Another determining factor is the expected duration of consulting. In other words, will the job be a “one-off” phone call or does it call for a monthly—or longer—package? In my business, we charge an onboarding fee followed by a monthly fee for the period of time that each client needs. Once they’ve reached the goals they were planning to meet, that fee might reduce, depending on the client’s needs. For the business consulting we receive, we pay our consultant’s fees for our monthly virtual consulting and if they come to the office, we incur an additional fee.
It is a dream of mine to reach the point, in my own business, where we can charge based on the ROI of the value that we affect in the business owner’s life. In the small business world, this is often more difficult to achieve because the Earnings Before Owner’s Compensation (EBOC) is so out of range that value-based growth just doesn’t work. However, I know business consultants who work with small business owners, charging them around $200 per hour with the agreement that they will receive a percentage of the ROI if it is above a predetermined amount.
Essentially, this is a way for the business advisor to leverage a deal with you, the business owner. One of the most publicized examples of this comes from the series, The Profit. Marcus Lemonis, the owner of the multi-billion dollar company, Camping World, goes on the hunt for struggling businesses that are desperate for cash and ripe for a deal. In each episode, Lemonis makes an offer that’s impossible to refuse; his cash for a piece of the business and a percentage of the profits. Now, you don’t see many of these types of deals in the mainstream, but there are a few consultants that are willing to take this type of risk.
This is a really simple way to determine your fees, as a business consultant. Basically, the consultant determines how much money they need to earn and how many hours they want to work. If a consultant needs to earn $1,000 and only wants to work 5 hours, they would set their fees at $200 per hour.
This basically focuses on how well the consultant understands a specific industry or niche. For example, my company really focuses on exit planning and exit strategy. The reason for this is that I’ve seen so many business owners pour all of their energy into their profitability while ignoring the fact that exit planning is profit planning. This is something that I’ve been able to prove through extensive research and even first-hand experience. When I began focusing on growing the value of my business, I saw profits follow. However, when I simply focused on building profits, the value of my business wasn’t really there. Therefore, it made sense for me to hire a consultant that was well versed in consulting-based businesses with a focus on exit planning and strategy.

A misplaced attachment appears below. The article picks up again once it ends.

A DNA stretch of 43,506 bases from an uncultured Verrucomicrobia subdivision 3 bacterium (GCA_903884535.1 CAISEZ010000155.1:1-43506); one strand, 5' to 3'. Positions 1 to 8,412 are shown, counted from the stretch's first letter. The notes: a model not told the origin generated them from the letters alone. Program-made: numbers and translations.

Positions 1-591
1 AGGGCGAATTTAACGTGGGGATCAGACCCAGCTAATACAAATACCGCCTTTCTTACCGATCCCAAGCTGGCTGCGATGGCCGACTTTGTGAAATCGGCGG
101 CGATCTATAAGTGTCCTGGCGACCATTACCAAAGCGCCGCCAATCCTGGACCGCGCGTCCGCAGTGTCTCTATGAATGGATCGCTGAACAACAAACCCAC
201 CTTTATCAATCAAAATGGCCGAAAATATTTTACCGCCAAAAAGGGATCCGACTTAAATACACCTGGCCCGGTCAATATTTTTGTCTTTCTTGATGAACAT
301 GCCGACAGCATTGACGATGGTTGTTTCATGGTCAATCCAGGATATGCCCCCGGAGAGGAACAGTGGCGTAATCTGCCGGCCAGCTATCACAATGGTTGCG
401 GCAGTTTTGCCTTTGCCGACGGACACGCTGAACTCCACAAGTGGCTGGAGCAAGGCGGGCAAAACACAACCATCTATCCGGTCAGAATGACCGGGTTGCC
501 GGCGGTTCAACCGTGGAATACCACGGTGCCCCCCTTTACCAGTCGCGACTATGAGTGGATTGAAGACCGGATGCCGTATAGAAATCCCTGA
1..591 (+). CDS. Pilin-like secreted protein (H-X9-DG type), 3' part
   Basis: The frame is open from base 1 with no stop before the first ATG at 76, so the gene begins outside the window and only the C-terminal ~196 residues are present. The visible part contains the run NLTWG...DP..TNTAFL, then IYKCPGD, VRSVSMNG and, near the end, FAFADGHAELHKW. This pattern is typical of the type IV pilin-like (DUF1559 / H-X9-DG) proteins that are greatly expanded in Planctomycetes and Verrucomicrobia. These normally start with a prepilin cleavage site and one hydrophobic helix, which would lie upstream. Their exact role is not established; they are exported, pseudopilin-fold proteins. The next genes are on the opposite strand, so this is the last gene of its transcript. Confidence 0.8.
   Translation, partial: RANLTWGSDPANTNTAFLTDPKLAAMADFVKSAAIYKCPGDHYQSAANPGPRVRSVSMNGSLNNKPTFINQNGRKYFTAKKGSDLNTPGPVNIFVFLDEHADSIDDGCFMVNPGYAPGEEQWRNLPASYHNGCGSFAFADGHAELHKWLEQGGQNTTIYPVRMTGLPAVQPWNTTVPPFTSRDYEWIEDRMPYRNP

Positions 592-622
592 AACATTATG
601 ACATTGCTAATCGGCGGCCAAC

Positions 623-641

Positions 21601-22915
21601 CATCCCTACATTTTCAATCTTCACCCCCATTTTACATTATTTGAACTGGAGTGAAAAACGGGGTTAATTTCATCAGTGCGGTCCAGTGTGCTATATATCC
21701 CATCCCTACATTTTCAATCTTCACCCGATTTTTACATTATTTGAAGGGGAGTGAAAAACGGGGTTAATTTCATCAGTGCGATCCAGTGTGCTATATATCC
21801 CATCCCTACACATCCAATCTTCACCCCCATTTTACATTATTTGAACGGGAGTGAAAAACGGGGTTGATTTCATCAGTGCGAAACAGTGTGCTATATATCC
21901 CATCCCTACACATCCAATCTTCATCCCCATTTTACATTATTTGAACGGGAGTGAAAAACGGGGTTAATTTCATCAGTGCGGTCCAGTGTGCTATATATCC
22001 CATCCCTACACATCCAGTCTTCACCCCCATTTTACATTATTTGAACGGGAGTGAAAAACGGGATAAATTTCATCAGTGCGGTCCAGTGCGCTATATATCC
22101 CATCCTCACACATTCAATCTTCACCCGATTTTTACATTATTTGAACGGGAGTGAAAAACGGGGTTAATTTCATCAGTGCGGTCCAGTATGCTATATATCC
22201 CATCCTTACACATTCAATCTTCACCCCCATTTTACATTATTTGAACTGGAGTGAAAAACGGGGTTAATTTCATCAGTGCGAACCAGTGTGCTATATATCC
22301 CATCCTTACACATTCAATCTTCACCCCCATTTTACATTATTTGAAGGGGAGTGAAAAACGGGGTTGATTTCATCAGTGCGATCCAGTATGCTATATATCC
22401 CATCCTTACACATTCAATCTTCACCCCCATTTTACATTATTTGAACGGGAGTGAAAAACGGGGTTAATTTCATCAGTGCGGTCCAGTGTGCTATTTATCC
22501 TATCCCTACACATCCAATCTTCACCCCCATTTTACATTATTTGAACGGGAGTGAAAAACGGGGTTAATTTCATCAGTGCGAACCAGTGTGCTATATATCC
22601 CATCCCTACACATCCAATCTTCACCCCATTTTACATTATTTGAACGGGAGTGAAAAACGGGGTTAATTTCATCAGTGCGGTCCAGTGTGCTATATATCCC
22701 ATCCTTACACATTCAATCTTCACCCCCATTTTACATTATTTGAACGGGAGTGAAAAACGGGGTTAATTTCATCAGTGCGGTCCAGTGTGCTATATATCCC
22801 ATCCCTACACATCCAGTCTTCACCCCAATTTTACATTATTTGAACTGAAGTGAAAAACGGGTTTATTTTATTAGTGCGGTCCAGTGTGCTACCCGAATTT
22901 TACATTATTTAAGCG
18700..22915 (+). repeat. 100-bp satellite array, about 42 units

These are the six factors that business advisors consider when determining their fees. As such, knowing these factors can go a long way in determining what it might cost to hire a business advisor to consult your business.
At this point, you might be saying, “Justin, I’ve never hired a business advisor because I don’t need one.” If that’s you, I get it. I completely understand that you feel that way. But here’s the thing… we all need expert advice. The reason is that you can’t see what you don’t know you should be looking for. Another way of putting it is to say, you don’t know what you don’t know.
I have a story to illustrate this point. A major Chicago newspaper found itself in crisis mode on the Saturday before Christmas, one year. The massive printing press stopped working and the paper was in jeopardy of losing its extraordinary advertising revenues if they couldn’t print the Sunday edition. After the technicians exhausted their expertise, a desperate phone call was made to a retired technician who had worked on the presses for over 40 years.
They told the man that they would pay him anything if he could just get the presses running again. Once he arrived, he looked around for a few moments before opening a control panel. The man removed a dime from his pocket and used it to turn a screw 1/4 turn. The presses sprang to life and the management told him to send an invoice for his work. A week later, they received an invoice for $10,000. Astonished, they requested an itemized bill in hopes that it would persuade the technician to reduce his charges. Instead, they received an itemized statement that read, “$1.00 for turning the screw. $9,999.00 for knowing which screw to turn.” You see, none of the other technicians knew what to look for, making the retired technician’s wisdom and experience extraordinarily valuable. Both to himself (as a consultant) and to the newspaper who got to keep their advertising revenues.
Friends, maybe you’re like the printing press technicians. You know the ins and outs of your business, and you know them pretty well. However, when all of your expertise leaves you unsure of what else to do, you can bet that there is another who has been where you are and found the way to move past it. Leveraging the wisdom and experience of a business advisor in your business can yield the results you’re looking for. Maybe you’ve tried “everything.” But that just means you’ve tried all that you know. The cost to hire a business advisor can be substantial. But the value they could bring to your organization could be much greater.
Look, life is hard. Life is good. Trying to steer your business toward increased value, profitability, and a successful exit plan can be super frustrating. But it doesn’t have to be. By working with a great business consultant, you could make your business goals at least financially simple!
Are you tired of running in circles? Do you spend more effort chasing profitability than building lasting value? Are you just curious to learn what a business advisor could do for you in your business? Reach out to us. The team at Financially Simple helps hundreds of business owners just like you!